This morning in the time it took to put our coats on to go to the park it started raining; fat glassy globules growling at the windows and jumping off the sills. "Change of plan," I said cheerfully, "Coats off. Let's think; what shall we do now?" We did a jigsaw and read a book. Then we emptied the toybox of maracas, tambourines, a mini xylophone and the recorder a made a racket to the 'Mozart for Children' (why 'for children'?) CD the Frenchman brought home with one of the dozens of how-to-be-a-good-parent magazines published in France. I binned the magazine (headline: Understanding your Child's Emotions) and kept the CD. That's what I call good parenting.
I left La Fille for five minutes and came back to find her standing in her room surrounded by toys, games, and a multitude of other things to do, arms crossed across her chest. "Je m'en fous. Je m'ennuie", she announced adopting a sulky pout. At its most inoffensive - it is never polite - this means: "I don't give a damn. I'm bored." That said, the "fous" bit from the verb foutre can mean much worse. One French site even translates it as "not to give a rat's ass". I flinched. I feel sure the parenting magazine would have said not to react. Where on earth did that come from? Under cross-examination I might concede that some of her English idioms might have come from me, and only some and only might. But not the ennuie; I have no time to be bored. I would have blamed the Frenchman but he does not do boredom either; if he has nothing to do - and sometimes even if he has - he sleeps. The Frenchman tells me she said the same thing in front of a dozen people at his friends' garden party last week. I said: "Well at least they won't think it came from me."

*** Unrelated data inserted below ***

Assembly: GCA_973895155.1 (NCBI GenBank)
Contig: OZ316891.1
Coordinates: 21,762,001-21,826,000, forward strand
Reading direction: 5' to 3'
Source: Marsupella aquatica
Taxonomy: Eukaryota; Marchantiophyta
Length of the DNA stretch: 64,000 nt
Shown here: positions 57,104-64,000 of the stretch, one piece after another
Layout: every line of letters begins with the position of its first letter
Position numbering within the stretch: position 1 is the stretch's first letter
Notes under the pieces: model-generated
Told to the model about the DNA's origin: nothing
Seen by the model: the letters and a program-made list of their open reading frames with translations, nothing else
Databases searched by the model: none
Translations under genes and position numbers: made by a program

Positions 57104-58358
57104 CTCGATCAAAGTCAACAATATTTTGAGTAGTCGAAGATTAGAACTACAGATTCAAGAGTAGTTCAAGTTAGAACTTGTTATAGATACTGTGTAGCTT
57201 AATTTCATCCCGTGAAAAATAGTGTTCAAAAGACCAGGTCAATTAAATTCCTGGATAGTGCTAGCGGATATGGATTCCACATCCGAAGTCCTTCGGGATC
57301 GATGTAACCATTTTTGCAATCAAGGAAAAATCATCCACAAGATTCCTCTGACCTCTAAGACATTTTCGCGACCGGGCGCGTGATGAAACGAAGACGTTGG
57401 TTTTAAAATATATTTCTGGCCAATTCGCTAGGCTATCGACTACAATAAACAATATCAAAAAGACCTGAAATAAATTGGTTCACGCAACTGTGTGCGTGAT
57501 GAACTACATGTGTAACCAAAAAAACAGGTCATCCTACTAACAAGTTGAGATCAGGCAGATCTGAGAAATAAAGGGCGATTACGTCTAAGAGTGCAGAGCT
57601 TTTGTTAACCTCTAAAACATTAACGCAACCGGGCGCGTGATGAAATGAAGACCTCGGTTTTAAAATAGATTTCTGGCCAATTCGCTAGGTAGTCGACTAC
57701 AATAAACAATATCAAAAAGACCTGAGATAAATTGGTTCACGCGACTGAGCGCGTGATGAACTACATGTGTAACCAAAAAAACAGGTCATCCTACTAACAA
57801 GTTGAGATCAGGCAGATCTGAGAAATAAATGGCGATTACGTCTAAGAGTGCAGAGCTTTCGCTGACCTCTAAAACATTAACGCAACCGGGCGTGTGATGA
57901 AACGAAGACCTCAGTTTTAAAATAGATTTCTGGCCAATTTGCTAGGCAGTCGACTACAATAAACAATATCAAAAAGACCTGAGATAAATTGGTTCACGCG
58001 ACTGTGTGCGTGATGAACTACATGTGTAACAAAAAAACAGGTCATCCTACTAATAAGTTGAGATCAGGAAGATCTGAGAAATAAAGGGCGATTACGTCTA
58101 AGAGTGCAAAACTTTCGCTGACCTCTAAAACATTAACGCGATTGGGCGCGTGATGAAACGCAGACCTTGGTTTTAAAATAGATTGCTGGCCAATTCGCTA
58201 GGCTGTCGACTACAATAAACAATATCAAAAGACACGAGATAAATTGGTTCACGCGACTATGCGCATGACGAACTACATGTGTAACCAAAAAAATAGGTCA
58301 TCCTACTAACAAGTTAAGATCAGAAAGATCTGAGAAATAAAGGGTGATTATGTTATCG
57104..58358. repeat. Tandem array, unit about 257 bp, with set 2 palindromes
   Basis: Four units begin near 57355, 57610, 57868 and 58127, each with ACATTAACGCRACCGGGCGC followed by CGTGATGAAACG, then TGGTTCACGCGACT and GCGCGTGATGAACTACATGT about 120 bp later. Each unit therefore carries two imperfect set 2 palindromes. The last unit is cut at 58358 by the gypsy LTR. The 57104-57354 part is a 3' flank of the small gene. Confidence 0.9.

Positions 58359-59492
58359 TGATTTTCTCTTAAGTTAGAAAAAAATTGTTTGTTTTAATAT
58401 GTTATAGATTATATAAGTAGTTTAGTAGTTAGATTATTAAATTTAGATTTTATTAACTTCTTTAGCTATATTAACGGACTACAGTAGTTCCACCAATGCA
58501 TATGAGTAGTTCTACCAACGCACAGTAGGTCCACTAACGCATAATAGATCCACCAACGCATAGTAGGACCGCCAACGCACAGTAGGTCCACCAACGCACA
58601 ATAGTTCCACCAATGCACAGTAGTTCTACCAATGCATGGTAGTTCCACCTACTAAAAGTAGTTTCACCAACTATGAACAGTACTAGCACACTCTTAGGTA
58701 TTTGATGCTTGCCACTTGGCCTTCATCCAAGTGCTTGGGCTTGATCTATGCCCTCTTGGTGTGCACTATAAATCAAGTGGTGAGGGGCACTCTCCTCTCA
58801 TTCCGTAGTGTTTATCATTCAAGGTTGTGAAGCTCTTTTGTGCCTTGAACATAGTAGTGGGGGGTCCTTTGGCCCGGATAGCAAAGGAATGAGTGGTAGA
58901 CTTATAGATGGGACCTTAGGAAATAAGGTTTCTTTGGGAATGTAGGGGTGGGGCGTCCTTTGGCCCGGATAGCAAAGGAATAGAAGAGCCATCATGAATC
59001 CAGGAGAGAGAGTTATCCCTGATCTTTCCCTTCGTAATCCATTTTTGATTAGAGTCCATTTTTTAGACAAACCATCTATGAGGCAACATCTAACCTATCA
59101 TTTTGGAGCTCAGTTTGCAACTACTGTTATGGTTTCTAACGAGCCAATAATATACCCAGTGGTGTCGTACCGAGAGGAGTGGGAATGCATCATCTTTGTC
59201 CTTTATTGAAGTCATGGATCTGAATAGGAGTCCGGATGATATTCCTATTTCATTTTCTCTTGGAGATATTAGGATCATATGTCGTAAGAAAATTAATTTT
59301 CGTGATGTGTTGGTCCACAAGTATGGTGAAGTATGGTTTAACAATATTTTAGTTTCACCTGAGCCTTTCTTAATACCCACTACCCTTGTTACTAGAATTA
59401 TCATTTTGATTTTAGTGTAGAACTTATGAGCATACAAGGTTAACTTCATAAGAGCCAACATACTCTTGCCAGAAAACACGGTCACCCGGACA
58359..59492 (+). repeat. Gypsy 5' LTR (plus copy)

And so the bilingual experiment continues. I expect to be able to report soon that La Fille can swear like a trooper in French and English. What progress.
The move to France was only supposed to be for a couple of years, not forever. Then I met The Frenchman. Then I had La Fille. Now there's no way back. But La Fille, to whom a horse is a cheval and a frog is just pond life is still half English. So before the Gallic nation claims her for its own, sprinkles her with garlic, sautés her and swallows her up whole we make regular escapes on the Eurostar. And we have discovered the grass is various shades of green either side of the Channel.